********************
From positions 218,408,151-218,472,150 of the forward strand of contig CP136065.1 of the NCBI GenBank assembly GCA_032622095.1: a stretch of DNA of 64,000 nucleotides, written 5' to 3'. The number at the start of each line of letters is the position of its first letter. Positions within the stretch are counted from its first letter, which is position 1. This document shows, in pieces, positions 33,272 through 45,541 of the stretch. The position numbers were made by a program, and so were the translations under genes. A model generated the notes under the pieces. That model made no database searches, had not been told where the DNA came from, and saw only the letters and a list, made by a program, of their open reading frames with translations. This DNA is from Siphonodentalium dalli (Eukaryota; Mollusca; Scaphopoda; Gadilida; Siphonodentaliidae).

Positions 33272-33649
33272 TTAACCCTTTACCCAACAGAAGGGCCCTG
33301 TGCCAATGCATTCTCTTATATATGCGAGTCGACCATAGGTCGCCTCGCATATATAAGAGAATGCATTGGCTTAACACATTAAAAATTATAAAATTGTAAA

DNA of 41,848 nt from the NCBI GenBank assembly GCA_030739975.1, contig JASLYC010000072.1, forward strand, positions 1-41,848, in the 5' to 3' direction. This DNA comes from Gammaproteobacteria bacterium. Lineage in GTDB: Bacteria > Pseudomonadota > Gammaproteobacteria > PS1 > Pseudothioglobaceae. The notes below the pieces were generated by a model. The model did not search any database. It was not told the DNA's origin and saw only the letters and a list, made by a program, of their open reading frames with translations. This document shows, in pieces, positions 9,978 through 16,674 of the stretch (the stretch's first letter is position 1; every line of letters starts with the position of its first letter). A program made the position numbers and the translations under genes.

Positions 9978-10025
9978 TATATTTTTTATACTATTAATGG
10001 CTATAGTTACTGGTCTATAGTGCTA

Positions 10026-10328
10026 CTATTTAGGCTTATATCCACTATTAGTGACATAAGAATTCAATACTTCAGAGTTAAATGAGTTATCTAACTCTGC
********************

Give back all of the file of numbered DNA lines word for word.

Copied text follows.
From positions 218,408,151-218,472,150 of the forward strand of contig CP136065.1 of the NCBI GenBank assembly GCA_032622095.1: a stretch of DNA of 64,000 nucleotides, written 5' to 3'. The number at the start of each line of letters is the position of its first letter. Positions within the stretch are counted from its first letter, which is position 1. This document shows, in pieces, positions 33,272 through 45,541 of the stretch. The position numbers were made by a program, and so were the translations under genes. A model generated the notes under the pieces. That model made no database searches, had not been told where the DNA came from, and saw only the letters and a list, made by a program, of their open reading frames with translations. This DNA is from Siphonodentalium dalli (Eukaryota; Mollusca; Scaphopoda; Gadilida; Siphonodentaliidae).

Positions 33272-33649
33272 TTAACCCTTTACCCAACAGAAGGGCCCTG
33301 TGCCAATGCATTCTCTTATATATGCGAGTCGACCATAGGTCGCCTCGCATATATAAGAGAATGCATTGGCTTAACACATTAAAAATTATAAAATTGTAAA

DNA of 41,848 nt from the NCBI GenBank assembly GCA_030739975.1, contig JASLYC010000072.1, forward strand, positions 1-41,848, in the 5' to 3' direction. This DNA comes from Gammaproteobacteria bacterium. Lineage in GTDB: Bacteria > Pseudomonadota > Gammaproteobacteria > PS1 > Pseudothioglobaceae. The notes below the pieces were generated by a model. The model did not search any database. It was not told the DNA's origin and saw only the letters and a list, made by a program, of their open reading frames with translations. This document shows, in pieces, positions 9,978 through 16,674 of the stretch (the stretch's first letter is position 1; every line of letters starts with the position of its first letter). A program made the position numbers and the translations under genes.

Positions 9978-10025
9978 TATATTTTTTATACTATTAATGG
10001 CTATAGTTACTGGTCTATAGTGCTA

Positions 10026-10328
10026 CTATTTAGGCTTATATCCACTATTAGTGACATAAGAATTCAATACTTCAGAGTTAAATGAGTTATCTAACTCTGC